"When we are divided the virus exploits the cracks between us."

However, the agency was still in the process of assessing the impact of this decision and would "try to fill any gaps with partners," Tedros added.

Close to $1 billion of the new WHO budget was earmarked for operations across Africa, where the organization is attempting to tackle multiple vaccine-preventable diseases. In addition to this, the WHO's polio eradication program also received sizeable contributions from the United States.

With the freezing of funds, the agency will need to receive additional funding from other partners to meet its goals. With economies across the world suffering because of the coronavirus pandemic, securing additional funds may be a challenge.

Support for the WHO, however, has started pouring in.

The Bill & Melinda Gates Foundation announced an additional $150 million to help the fight against coronavirus on Wednesday. Melinda Gates said the WHO was "exactly the organization that can deal with this pandemic."

Watch video 00:44

WHO Director General regrets Donald Trump's decision to stop funding

How has the rest of the world reacted?

Trump's allegations that the agency had covered up the initial coronavirus outbreak have been met with widespread opposition from politicians, diplomats and medical professionals.

United Nations Secretary-General Antonio Guterres said it was "not the time" to reduce funding to the agency, which is at the forefront of international efforts to stem the spread of coronavirus.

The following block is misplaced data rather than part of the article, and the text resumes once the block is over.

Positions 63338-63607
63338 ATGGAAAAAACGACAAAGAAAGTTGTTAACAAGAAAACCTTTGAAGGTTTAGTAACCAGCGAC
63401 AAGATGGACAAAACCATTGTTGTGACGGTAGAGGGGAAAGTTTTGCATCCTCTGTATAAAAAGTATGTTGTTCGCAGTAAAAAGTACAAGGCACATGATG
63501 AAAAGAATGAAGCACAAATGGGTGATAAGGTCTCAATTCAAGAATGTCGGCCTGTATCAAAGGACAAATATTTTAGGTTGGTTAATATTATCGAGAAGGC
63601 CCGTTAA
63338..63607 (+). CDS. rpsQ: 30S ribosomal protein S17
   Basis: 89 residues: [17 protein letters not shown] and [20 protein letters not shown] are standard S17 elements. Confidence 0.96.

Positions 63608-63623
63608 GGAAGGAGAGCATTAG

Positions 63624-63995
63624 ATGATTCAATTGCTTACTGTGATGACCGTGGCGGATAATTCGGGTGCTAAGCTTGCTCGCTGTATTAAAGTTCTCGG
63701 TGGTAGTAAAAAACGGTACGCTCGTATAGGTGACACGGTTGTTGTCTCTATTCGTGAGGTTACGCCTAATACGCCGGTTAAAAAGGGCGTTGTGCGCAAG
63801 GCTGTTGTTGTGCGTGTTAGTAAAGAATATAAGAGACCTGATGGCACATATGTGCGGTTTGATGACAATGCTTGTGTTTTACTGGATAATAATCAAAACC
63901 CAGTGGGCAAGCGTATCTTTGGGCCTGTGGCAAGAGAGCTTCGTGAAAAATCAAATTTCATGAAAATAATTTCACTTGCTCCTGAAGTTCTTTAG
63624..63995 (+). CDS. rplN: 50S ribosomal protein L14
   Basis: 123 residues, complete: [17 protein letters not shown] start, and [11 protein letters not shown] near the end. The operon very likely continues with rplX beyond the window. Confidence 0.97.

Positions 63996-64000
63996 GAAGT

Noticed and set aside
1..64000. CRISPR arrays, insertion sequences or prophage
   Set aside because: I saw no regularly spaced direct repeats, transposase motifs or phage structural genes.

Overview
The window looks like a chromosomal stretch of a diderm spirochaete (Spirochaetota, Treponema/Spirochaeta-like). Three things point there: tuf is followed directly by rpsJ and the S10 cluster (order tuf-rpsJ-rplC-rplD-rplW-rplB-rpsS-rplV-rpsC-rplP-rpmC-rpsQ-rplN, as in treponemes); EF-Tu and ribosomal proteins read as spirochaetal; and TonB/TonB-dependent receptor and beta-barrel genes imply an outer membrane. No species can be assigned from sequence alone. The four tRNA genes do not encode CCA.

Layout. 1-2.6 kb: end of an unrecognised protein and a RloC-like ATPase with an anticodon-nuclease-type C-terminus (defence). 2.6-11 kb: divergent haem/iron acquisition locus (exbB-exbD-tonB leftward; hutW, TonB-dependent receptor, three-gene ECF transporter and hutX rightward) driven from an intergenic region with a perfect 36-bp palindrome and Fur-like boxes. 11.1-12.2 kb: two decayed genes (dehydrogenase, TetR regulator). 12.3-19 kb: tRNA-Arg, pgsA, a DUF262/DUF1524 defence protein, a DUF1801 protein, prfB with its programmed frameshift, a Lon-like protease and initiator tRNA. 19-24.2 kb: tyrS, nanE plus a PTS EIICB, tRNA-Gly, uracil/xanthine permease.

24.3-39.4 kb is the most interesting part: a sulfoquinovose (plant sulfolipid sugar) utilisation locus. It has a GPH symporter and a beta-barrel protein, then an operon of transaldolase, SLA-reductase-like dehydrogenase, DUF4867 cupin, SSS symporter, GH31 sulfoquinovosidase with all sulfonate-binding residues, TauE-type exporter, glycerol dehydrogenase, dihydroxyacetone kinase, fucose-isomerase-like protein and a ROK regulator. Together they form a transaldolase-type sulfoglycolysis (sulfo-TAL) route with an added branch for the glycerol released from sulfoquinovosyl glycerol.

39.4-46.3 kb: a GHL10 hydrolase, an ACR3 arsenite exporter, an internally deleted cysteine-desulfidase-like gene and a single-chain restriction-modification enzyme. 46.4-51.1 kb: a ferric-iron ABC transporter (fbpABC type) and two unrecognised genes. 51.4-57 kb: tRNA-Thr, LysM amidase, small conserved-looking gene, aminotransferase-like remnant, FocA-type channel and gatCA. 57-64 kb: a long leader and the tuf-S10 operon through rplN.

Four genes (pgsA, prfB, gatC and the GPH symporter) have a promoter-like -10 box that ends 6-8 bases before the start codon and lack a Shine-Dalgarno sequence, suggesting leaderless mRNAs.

Germany's Foreign Minister Heiko Maas also rejected Donald Trump's move, saying that the UN, and ''especially the underfunded WHO,'' were the best institutions to ''strengthen the development and distribution of tests and a vaccine.''

Both China and Russia, facing criticism over their handling of the pandemic, expressed concern over the US decision.

"This US decision will weaken WHO's capacities and undermine the international cooperation against the epidemic," Chinese official Zhao Lijian told a press briefing.

Russian Foreign Minister Sergey Lavrov also said that the world needs to "refrain from finger-pointing" and fight the common peril together. "I would warn against attempts to politicize the coronavirus outbreak, and that refers not only to the WHO's role, but also to accusations aired against certain countries," he added.

"To protect ourselves locally in Germany or in America, we have to act globally," former UK Prime Minister Gordon Brown told DW. "And if this disease has a second and third round in Africa or in the developing world and then comes back to the West, then we'll be to blame for not helping those African countries that the WHO is intent on supporting."

Within the US, there has been a significant backlash from politicians and healthcare experts.

US House Speaker Nancy Pelosi warned Americans to ''ignore the lies'' and ''insist on the truth'' regarding the US response to the coronavirus pandemic.

"The President's halting of funding to the WHO as it leads the global fight against the coronavirus pandemic is senseless," she said in a statement. "This decision is dangerous, illegal and will be swiftly challenged."

Dr. Patrice Harris, the president of the American Medical Association, also slammed the move to halt funding, calling it "a dangerous step in the wrong direction that will not make defeating COVID-19 easier."

The United States currently has the highest number of cases and a higher death toll than any other country in the world, with more than 630,000 infections and close to 28,000 deaths.

see/se (Reuters, AP, AFP)